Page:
I have been using the EEprom plugin on my Creality CR-10 for over a year now. I use it extensively and thought it to be the best thing since sliced bread.
Recently I did a substantial overhaul of the hot end, new hardware on the leveling screws, new glass plate etc etc, you get the drift. I did all the hardware changes and proceeded to re-level the bed. Everything was honky dory until, after doing the 4 corner manual bed leveling, I ran the mesh bed compensation scan on the bed. No matter how careful I set up things, by the time I finished and tried a test print, I ended up printing in the air (too high).
After many hours of farting around with things, I seem to have figured out what is going on but I need to understand the logic behind this weirdness.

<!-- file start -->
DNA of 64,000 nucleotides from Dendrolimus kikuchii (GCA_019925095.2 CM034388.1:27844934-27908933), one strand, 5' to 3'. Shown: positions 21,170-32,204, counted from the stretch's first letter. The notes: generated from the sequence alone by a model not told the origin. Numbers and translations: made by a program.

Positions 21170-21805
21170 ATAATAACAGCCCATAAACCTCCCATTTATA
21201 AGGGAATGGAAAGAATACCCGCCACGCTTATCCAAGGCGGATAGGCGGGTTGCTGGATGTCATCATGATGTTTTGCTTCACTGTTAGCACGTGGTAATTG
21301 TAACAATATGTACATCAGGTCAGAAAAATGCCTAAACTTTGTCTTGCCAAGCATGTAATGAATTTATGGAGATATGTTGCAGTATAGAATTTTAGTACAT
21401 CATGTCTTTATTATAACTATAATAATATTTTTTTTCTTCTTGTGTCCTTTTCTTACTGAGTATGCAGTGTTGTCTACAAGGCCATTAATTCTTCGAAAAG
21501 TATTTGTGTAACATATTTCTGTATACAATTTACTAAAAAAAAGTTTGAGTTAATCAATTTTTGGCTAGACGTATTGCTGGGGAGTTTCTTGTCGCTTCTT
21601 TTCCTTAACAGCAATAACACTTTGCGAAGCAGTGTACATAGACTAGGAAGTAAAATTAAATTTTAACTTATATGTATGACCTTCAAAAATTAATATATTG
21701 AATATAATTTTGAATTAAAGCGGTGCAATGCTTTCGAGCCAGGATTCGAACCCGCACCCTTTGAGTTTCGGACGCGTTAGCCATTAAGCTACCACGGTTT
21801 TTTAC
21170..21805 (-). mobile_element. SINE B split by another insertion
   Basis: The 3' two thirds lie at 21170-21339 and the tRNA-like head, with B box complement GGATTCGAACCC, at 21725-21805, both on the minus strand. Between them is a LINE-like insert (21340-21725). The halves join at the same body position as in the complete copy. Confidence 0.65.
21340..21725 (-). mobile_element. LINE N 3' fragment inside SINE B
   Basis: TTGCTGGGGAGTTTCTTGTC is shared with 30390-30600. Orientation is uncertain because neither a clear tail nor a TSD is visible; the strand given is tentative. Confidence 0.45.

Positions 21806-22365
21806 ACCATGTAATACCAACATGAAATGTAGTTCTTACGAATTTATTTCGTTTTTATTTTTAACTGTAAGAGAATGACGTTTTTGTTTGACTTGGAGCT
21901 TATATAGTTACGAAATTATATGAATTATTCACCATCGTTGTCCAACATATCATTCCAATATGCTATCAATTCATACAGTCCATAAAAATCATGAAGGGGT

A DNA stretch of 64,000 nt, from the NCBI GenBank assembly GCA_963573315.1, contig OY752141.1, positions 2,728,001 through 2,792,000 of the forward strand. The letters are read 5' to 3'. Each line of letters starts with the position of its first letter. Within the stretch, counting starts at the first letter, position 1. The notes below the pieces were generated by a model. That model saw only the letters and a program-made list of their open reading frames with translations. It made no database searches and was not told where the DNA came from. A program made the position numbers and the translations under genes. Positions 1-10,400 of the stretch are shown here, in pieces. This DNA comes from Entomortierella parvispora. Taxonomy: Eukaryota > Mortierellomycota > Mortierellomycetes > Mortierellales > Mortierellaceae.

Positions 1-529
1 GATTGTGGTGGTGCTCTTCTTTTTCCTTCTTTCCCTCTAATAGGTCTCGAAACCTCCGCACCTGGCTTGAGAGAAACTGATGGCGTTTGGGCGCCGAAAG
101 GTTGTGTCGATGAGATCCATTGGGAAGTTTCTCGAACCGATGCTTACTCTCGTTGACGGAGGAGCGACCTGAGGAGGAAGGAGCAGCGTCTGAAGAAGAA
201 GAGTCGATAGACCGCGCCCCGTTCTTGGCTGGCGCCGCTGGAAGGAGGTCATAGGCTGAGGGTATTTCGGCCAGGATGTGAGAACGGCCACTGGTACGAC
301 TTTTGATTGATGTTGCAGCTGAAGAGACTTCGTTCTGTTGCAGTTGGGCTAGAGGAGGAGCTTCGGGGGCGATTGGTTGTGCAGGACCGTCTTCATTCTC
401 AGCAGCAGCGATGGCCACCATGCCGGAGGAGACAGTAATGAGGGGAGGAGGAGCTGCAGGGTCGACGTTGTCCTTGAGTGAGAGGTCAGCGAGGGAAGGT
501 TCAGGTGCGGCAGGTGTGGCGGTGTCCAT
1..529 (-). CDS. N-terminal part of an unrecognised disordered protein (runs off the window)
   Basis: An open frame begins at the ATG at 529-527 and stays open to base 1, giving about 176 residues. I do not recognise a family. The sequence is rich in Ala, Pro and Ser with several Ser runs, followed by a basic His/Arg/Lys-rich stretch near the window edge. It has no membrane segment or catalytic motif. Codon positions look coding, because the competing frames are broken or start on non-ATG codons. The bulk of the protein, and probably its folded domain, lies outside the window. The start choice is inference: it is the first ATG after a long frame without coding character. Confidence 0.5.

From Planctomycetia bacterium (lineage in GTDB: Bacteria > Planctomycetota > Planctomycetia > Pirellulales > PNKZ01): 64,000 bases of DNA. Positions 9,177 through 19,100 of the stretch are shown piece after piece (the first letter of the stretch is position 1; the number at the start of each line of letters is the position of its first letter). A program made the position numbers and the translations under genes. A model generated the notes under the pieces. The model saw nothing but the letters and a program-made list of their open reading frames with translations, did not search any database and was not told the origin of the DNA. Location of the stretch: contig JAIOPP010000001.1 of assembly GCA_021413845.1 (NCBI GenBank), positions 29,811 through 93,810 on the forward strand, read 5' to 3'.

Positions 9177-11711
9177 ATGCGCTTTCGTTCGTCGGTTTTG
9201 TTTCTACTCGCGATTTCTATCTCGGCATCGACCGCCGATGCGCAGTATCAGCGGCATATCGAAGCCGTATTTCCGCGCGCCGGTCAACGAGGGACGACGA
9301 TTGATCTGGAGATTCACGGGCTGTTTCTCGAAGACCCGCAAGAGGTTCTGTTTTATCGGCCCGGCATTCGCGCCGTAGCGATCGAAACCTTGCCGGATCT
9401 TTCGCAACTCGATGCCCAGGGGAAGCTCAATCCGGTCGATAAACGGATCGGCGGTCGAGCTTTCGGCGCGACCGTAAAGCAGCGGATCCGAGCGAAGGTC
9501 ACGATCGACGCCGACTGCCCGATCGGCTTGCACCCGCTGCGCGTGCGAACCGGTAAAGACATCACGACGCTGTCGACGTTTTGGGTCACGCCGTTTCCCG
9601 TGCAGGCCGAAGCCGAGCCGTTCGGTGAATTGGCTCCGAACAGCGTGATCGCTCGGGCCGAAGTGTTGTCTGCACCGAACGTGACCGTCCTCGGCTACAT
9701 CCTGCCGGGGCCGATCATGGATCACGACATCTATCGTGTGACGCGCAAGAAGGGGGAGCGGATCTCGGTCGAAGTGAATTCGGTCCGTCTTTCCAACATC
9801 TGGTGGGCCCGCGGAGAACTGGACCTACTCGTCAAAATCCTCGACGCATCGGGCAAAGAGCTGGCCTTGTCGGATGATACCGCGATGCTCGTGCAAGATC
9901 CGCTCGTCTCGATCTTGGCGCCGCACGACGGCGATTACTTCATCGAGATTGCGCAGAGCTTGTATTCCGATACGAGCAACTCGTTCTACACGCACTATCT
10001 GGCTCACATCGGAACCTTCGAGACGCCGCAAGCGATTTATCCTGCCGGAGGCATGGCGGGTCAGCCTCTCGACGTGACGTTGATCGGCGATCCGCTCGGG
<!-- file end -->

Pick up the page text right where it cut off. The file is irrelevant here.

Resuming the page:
I used the EEprom plugin to avoid having to recompile source code after every minor setup change - I was under the impression that this was the whole purpose behind the plugin.
I would for example measure the Z probe offset (BLTouch) very carefully and set it up in the EEprom plugin, upload it to Marlin and as they say 'Bob is your uncle' - no muss, no fuss and especially no recompiling.
Well, as I found out after way too many hours of screwing around, if I do a mesh bed scan, the Z offset that I measured so carefully and entered via the EEprom plugin gets discarded and replaced by the value that is configured in the source code !
The settings in EEprom survive power cycles so why do they not stay after a mesh bed scan ? What's the point of being able to change these settings if at any time they can be reset unbeknownst to me and throw everything off?
I have also seen home offsets being changed back to source code based values under certain conditions.
The three questions I have:
- Why are the plugin changes not permanent?
- what possible reason could there be to revert the EEprom settings to hard coded defaults?
- Do I have to go back to recompiling source code every time I change something a bit or is there a better way ?